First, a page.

There are a couple of similarities between the books that recently won two big Canadian literary prizes: Dear Evelyn, by Kathy Page (a novel I reviewed last week) won the Rogers Writers’ Trust Fiction Prize, and All Things Consoled, a memoir by Elizabeth Hay, won the $60,000 Hilary Weston award for non-fiction. Hay’s memoir describes an adult daughter’s care for her aging parents up to their lingering deaths, and analyzes all the family’s relations and power dynamics; Page’s novel (in its last quarter, anyway) covers similar ground, with three adult daughters debating how to care for parents in their final stages, and the elderly couple also locked in love struggles till the end. Neither book shies away from the bedpans and the diapers and the loneliness of those humiliating final months.
This is of course the famous boomer conundrum (Hay was born in 1951, Page in 1958), the nightmare of the sandwich generation whose obligations are torn between their offspring and their parents. But the books to some extent share a style as well (and Hay of course, like Page, is a much-crowned novelist, author of the 2007 Giller-winning Late Nights On Air): a quiet, straightforward, analytical style that obsesses over domestic ritual and its significance. Both books linger over who prepared what meal and pot of tea, and both are relentlessly Waspy.
Indeed, the setting of Hay’s memoir is so deeply tidy, so profoundly suburban – a place of Southern Ontarian detached houses and lawns and schools and birdwatching – that it seems like a kind of magic world to the outsider; a place so completely homogeneous and bland it must be make-believe, a fantasy universe created for a children’s story. Here there is no such thing as hip-hop or heroin or handjobs, no-one has ever had a threesome, taken the subway or attended a fashion show or gambled in a casino; indeed there seem to be no city centres at all, just gardens connected to other gardens by roads. Children seem to be generated by some kind of family assent or national will, as nobody knows anybody who has ever had sex or even mentioned it.
I sound critical, but in fact the effect of this claustrophobically uniform scene is to suck one into the emotion of family dynamics. There is Dad – Gordon Hay, retired schoolteacher, history buff, stern patriarch, a perennially disapproving, cold and harsh man, whose wife and daughters (especially Elizabeth, the narrator) seem desperate to elicit love or even acknowledgment from. Trying awkwardly to please the old man, at one point Elizabeth thinks, “And what am I doing now but what my mother did her whole married life? Wishing I could make him feel better about himself.”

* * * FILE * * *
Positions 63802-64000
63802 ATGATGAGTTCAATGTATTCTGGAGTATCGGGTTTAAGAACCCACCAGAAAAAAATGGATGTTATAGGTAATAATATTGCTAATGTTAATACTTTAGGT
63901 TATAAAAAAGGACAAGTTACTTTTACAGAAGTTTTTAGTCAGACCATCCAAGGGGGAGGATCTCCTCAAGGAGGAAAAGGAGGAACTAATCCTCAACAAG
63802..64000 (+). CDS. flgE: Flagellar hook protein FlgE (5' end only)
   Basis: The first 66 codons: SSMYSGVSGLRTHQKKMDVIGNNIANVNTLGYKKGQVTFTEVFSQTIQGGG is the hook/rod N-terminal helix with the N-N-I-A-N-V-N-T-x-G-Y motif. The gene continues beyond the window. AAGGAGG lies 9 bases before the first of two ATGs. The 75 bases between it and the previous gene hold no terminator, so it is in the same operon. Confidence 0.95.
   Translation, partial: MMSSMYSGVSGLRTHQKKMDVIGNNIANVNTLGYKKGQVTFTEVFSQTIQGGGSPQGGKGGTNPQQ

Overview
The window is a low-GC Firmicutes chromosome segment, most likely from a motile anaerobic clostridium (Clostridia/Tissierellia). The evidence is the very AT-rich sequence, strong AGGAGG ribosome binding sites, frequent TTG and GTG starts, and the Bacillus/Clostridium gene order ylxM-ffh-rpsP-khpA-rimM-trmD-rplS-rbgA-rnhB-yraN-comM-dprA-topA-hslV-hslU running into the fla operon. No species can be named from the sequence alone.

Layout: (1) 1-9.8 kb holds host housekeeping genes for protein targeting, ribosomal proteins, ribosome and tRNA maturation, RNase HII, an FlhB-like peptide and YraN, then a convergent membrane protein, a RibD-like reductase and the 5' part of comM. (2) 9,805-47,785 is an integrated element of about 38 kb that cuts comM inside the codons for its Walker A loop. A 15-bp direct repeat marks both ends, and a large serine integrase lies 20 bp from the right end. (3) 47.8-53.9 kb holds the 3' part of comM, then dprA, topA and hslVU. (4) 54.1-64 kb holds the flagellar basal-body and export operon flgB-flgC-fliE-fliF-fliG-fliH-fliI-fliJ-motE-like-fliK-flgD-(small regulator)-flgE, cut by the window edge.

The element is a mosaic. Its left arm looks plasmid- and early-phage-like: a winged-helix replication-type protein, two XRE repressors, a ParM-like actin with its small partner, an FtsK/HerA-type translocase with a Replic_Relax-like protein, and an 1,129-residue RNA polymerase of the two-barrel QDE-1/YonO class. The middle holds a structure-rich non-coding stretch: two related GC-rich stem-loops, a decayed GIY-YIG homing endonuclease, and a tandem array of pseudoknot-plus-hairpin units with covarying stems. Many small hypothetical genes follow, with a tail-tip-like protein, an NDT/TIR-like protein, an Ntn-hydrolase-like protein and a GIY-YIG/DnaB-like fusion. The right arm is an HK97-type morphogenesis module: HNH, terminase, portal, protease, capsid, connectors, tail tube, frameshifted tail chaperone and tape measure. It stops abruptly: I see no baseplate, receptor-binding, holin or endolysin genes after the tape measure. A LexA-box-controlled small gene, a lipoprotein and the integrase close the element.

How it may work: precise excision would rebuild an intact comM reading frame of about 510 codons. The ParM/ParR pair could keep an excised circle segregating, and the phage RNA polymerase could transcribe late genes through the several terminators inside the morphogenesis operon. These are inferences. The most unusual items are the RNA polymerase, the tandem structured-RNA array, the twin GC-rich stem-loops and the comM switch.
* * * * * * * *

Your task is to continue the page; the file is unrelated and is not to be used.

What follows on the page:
There is Mom, Jean Hay, former painter, whose slow slide into dementia absorbs the literary Elizabeth, for the random phrases and misspeakings she comes up with sound a lot like poetry. The author quotes these barely-meaningful sentences liberally and meticulously throughout the book, for they are windows into a turbulent dreamlike world: “Spring has arrived by the throat,” she says, or “See you tomorrow every day.” The book’s title, “All Things Consoled," is in fact one of these evocative malapropisms.
Very little happens over the course of this narrative, except an inexorable decline. The parents agree to be put into a home, where they are visited and cared for by their children until first Dad dies, then Mom; by the end she is deeply confused and frightened and yet fully cognizant that she wants to die as soon as possible. “I looked around the retirement home and saw wartime,” confesses the exhausted author. The stakes of this narrative are whether or not Elizabeth and her mother will come closer to the distant patriarch, a man they admire and fear, a man who has never even congratulated his daughter for her many prizewinning books. (In one heartbreaking scene, he throws out his signed copies of her books, abandoning them in a pile for her to discover.) The subquestion in this minimal plot is whether Elizabeth and her mother will overcome their vague competition. (They do this in the very end through a highly technical bit of business involving the making of lemon meringue pies. This segment was too foreign for me to fully penetrate.)
What is powerful in this simple story are the details of the exhausting love that children of declining parents are unable to escape, the love that keeps them for long hours in hospitals and homes constantly revising the past, trying to redress wrongs and relive formative moments. Jean’s painting is a metaphor for this process: with her technical skill becoming blunter, her palette simpler, her paintings are a past literally growing faint. But they are also, like her errant language, a new vision of the same past, a reconfiguring, just as the finished book itself serves to be.
Prizes for non-fiction books often go to heavily researched historical narratives or journalistic exposés. This book is so small and personal that it seems to belong to another category altogether. In fact its tiny scope and narrow focus is its strength. It is quite simply about death and how it both scours us and educates us. It is also an uncomfortable reminder of what it really means that people are living longer than they ever have before.